Technology Stocks

HP Inc’s (NYSE: HPQ) Print Supplies Woes Drags the Company’s Stock to the Lowest in 8 Years

HP Inc (NYSE: HPQ) recently posted dismal revenues for the quarter ended January 31. Revenue came in short of analysts’ prediction causing the company’s stock to bleed out 17% of its value- making Thursday last week the company’s worst business day in 8 years. HP’s stock closed at $54.56 having gained 0.72% during the last session. HP, however, still has an appealing market cap of $28.85 billion based on numbers from the recent market session.

HP had foreseen the drop

According to the recently posted financial report, supply revenue declined by 3% YoY to approximately $3.3 billion. This is the first drop the segment has witnessed in two years. Contrary to Wallstreet analysts’ prediction of a 3% rise, HP had projected supply revenue drop of the same magnitude for the full fiscal year ending October 2018.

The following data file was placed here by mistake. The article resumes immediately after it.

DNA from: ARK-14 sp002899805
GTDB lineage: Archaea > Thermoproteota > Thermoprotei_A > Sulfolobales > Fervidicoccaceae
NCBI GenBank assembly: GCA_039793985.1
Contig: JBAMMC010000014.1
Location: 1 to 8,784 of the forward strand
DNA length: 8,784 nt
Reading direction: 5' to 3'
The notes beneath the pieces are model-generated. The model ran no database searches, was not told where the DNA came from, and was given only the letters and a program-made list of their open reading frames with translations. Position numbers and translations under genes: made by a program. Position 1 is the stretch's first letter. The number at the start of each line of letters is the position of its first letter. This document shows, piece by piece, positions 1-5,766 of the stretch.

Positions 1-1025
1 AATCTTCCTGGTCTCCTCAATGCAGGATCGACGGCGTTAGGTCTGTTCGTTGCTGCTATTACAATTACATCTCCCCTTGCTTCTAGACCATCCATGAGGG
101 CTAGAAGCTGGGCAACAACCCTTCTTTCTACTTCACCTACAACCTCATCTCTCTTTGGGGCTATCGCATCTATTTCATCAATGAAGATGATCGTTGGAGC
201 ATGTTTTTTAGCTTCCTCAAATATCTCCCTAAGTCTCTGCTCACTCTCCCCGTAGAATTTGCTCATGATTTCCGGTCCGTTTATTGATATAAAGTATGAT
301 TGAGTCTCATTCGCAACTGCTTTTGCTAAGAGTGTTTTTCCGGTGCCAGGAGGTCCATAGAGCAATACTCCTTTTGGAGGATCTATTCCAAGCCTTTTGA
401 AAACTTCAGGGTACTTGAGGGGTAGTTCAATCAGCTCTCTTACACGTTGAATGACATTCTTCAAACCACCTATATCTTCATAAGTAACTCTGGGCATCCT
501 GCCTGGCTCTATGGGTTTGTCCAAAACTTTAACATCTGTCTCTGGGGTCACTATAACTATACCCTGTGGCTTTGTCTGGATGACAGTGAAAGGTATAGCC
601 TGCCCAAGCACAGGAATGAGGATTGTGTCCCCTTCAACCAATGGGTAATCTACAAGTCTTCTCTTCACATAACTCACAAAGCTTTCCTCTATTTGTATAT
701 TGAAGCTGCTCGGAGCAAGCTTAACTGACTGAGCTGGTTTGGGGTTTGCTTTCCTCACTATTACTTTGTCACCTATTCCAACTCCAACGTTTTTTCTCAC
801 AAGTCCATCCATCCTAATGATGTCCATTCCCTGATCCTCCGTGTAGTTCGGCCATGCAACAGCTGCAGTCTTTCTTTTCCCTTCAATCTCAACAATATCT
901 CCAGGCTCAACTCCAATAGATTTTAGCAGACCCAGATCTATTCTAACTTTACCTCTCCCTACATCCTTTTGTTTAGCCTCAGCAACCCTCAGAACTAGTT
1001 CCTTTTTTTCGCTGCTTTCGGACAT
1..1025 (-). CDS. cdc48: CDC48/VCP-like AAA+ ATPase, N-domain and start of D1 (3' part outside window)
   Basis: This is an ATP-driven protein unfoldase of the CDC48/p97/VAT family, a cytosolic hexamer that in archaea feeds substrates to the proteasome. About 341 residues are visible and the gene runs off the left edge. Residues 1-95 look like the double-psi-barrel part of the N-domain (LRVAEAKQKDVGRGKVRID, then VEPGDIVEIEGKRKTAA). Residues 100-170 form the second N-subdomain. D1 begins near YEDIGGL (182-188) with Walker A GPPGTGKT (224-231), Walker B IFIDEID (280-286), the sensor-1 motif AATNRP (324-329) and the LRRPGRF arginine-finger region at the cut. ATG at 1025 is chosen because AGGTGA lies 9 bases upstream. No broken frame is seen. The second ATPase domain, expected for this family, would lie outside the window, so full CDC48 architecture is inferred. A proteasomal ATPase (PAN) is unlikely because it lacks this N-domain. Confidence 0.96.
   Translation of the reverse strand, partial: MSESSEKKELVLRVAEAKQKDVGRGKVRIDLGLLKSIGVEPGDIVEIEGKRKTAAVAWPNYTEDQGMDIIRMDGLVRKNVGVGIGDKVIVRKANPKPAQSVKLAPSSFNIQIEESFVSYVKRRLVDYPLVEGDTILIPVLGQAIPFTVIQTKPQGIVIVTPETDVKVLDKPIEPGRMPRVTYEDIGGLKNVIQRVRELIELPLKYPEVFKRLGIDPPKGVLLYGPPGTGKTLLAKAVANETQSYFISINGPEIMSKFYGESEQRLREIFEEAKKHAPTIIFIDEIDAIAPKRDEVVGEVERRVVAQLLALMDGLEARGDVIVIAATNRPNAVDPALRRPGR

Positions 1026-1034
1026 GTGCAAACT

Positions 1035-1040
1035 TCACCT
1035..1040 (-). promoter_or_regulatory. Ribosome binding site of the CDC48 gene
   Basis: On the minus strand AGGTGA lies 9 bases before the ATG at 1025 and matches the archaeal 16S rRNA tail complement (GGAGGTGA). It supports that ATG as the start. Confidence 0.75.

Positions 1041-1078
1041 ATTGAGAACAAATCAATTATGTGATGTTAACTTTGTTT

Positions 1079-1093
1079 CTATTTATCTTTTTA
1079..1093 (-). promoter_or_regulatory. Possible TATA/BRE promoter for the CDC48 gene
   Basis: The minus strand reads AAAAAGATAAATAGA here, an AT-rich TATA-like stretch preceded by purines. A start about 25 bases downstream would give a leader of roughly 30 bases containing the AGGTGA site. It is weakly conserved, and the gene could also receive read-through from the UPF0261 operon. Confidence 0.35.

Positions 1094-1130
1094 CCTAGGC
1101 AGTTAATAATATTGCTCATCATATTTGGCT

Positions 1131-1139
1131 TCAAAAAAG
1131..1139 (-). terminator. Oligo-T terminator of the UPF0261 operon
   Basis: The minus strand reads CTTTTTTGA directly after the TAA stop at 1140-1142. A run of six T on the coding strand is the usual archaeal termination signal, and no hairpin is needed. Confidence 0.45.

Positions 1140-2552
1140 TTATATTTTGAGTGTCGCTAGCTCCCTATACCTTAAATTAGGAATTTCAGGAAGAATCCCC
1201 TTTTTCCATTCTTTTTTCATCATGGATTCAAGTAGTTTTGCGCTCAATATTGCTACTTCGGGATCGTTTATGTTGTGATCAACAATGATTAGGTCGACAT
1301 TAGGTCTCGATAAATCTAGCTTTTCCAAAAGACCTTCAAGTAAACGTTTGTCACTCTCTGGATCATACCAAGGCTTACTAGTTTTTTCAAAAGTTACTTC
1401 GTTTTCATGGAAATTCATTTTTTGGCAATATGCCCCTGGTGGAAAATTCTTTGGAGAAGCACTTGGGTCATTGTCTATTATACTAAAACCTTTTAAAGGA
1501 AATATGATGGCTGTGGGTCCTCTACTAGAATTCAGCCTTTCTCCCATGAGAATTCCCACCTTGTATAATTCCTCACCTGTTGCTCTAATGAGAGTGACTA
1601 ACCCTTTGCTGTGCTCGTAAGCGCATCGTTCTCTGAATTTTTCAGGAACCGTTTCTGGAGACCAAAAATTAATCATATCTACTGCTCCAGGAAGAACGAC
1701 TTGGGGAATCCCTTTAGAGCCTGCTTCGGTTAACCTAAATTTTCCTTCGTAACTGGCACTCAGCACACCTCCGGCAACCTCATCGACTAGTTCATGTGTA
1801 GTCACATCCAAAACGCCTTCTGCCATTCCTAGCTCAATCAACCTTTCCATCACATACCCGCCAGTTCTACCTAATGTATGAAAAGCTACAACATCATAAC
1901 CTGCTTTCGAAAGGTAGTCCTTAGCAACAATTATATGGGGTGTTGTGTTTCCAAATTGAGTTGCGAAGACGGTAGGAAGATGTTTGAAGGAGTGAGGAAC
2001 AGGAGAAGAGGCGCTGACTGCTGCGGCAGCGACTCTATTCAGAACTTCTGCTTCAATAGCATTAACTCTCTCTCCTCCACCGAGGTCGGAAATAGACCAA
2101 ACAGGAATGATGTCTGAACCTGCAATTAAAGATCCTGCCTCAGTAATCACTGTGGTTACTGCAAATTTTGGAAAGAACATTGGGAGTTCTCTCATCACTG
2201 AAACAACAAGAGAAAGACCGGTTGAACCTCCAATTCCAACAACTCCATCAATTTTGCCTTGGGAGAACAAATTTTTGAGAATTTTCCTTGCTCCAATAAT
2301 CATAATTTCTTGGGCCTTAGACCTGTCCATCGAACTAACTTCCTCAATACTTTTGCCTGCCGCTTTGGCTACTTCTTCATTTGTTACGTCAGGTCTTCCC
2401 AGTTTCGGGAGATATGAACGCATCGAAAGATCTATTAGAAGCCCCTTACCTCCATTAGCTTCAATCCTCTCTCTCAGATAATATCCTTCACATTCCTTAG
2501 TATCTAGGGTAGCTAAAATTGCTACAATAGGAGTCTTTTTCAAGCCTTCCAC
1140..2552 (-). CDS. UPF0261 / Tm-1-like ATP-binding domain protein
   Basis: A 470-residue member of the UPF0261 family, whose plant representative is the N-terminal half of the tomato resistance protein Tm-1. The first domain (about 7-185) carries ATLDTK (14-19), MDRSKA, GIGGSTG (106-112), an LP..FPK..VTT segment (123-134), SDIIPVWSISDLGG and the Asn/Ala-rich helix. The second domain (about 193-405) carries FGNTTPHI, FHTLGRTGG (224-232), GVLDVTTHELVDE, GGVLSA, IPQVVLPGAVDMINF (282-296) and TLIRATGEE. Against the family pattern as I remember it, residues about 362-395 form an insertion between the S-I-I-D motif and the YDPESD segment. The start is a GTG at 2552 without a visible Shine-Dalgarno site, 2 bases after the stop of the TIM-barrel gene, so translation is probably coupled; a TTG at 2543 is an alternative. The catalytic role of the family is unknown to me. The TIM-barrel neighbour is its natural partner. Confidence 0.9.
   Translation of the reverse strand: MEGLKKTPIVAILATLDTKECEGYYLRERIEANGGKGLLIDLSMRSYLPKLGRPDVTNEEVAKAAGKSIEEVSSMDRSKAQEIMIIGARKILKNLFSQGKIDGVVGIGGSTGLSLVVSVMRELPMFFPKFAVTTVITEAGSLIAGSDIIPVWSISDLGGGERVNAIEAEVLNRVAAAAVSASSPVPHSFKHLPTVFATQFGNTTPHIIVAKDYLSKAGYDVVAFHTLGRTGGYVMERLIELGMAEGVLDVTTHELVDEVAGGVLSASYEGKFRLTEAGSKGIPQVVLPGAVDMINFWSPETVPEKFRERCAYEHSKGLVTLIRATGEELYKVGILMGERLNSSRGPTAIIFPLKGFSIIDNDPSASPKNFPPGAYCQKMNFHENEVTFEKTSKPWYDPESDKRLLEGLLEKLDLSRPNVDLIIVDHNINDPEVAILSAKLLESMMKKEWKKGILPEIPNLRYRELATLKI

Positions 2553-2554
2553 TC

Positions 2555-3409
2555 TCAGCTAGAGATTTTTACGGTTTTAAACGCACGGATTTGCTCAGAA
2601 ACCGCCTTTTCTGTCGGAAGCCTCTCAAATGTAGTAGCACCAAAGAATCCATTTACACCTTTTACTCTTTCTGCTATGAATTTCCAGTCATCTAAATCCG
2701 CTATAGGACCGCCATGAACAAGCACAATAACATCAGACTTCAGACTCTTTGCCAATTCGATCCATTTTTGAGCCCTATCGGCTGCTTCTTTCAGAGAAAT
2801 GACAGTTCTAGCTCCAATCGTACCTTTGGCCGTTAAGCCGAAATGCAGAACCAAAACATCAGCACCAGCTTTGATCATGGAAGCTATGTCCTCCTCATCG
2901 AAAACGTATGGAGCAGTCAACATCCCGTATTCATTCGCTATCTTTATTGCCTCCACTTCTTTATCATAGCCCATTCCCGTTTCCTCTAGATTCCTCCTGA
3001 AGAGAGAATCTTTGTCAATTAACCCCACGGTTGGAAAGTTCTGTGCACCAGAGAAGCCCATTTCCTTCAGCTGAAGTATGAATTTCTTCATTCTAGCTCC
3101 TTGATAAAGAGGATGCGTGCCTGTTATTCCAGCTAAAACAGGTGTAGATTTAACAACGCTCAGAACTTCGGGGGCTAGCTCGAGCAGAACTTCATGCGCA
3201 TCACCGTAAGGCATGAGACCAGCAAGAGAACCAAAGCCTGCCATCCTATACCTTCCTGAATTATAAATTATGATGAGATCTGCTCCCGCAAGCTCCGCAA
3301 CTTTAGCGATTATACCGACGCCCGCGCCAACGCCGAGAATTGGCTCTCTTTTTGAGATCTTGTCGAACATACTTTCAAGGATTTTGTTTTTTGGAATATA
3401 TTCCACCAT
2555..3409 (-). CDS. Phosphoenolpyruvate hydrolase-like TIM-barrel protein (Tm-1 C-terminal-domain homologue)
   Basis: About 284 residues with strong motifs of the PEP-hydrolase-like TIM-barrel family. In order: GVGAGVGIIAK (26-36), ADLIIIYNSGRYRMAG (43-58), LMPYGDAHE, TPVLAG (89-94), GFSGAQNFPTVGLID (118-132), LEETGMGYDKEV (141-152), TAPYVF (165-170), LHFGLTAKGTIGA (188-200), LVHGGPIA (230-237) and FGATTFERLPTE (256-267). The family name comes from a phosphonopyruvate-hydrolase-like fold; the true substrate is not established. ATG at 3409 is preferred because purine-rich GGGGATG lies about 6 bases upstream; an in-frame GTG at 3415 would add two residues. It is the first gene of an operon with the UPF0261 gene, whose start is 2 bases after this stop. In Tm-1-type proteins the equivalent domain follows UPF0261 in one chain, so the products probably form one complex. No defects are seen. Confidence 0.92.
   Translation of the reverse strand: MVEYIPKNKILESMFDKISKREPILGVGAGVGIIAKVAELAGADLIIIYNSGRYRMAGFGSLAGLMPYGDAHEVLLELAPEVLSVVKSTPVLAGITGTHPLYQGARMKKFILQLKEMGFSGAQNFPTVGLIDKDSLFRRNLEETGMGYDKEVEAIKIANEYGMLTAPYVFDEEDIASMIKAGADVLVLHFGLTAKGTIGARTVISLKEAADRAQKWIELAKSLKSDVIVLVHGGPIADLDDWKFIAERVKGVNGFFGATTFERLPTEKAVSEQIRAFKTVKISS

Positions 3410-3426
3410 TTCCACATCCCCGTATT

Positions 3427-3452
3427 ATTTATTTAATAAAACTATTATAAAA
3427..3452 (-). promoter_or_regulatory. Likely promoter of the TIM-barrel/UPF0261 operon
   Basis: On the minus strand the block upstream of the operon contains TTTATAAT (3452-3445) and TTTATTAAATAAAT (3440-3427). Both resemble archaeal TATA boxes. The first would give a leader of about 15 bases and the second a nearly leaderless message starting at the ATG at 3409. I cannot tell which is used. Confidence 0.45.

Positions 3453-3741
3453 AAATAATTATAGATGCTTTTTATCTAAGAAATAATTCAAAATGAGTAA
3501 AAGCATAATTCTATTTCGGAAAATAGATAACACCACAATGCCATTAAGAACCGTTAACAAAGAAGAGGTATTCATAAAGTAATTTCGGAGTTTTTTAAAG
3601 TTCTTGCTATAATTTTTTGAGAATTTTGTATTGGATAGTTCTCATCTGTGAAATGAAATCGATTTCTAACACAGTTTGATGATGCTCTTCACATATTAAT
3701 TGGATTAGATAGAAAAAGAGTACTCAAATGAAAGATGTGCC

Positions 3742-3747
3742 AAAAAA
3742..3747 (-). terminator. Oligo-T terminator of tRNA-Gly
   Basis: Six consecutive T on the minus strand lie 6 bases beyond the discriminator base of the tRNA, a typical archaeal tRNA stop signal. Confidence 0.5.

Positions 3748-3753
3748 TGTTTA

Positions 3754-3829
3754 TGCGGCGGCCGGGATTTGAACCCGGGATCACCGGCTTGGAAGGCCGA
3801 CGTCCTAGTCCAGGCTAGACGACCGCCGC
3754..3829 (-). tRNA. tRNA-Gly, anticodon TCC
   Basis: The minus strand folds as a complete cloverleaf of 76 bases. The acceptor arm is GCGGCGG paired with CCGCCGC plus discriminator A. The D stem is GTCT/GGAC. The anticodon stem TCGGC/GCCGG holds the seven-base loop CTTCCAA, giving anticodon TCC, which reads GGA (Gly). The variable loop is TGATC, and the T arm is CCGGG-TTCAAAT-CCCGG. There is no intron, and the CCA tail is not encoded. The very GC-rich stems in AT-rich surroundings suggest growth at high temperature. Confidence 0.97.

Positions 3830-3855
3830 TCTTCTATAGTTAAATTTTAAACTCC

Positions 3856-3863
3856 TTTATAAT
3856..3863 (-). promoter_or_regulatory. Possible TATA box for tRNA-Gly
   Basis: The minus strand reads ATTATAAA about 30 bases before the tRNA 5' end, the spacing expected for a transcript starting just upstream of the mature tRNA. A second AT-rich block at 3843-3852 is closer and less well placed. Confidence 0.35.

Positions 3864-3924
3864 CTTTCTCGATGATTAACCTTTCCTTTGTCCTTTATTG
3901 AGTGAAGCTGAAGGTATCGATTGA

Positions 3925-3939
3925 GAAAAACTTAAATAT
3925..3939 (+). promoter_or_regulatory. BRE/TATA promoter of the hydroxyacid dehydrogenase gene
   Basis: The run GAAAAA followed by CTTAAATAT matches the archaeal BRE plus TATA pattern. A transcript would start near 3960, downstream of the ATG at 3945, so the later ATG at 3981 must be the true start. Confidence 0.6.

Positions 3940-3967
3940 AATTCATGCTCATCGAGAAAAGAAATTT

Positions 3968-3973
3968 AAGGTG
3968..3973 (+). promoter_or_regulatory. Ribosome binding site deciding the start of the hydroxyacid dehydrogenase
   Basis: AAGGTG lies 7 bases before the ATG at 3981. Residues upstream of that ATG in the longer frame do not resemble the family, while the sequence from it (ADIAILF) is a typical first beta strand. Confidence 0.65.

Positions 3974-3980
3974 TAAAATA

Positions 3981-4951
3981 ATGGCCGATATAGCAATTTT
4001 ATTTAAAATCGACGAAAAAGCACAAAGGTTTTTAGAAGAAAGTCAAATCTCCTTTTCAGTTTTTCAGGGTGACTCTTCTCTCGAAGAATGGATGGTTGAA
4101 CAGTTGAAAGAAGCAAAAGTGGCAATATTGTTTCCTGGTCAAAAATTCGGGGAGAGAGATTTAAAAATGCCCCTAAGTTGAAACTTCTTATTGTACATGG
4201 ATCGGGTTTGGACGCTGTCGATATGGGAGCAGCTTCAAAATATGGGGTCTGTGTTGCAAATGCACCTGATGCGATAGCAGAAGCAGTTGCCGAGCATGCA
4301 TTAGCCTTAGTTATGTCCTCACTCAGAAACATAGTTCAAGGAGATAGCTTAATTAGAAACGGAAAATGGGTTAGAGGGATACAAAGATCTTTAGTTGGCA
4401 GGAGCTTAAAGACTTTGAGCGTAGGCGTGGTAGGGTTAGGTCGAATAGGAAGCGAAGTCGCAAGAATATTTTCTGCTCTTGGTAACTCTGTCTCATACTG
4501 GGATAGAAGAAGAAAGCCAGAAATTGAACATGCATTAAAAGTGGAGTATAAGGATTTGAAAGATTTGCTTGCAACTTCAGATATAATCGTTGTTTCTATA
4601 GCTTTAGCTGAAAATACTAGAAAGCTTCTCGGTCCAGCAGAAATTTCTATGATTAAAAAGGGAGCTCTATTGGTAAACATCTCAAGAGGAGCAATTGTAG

On Wednesday last week, HP took to a conference call explaining the reason for revenue decline and the measures management is taking to ensure that future occurrences are mitigated. In the conference call management pointed fingers to sluggish emerging markets that piled inventories- turns out the company had overestimated its market share in these upcoming markets.

Proposed remedies

In response to its poor estimation of the market share, the company plans to ramp down inventory to improve product pricing. HP’s Chief Financial Officer (CFO), Steven Fieler proposed improving the company’s business management system which will in effect enhance input quality.

Print supplies despite making up less than a quarter of the company’s total revenue pose a significant effect on the bottom line as a result of their profit margins. According to Toni Sacconaghi of Bernstein, HP’s supplies margin to range from 40% to 50% compared to lesser margins for its PC business.

HP has refused to let go of the print supplies business despite it being evident that the line of business is losing its financial viability over time. It is worth noting that HP’s supplies revenue declined by about $4 billion since 2010 when the iPad unveiled its modern tablet.

This brings in the understanding as to why the company’s investors have been cold long-term viability of the print supplies segment.

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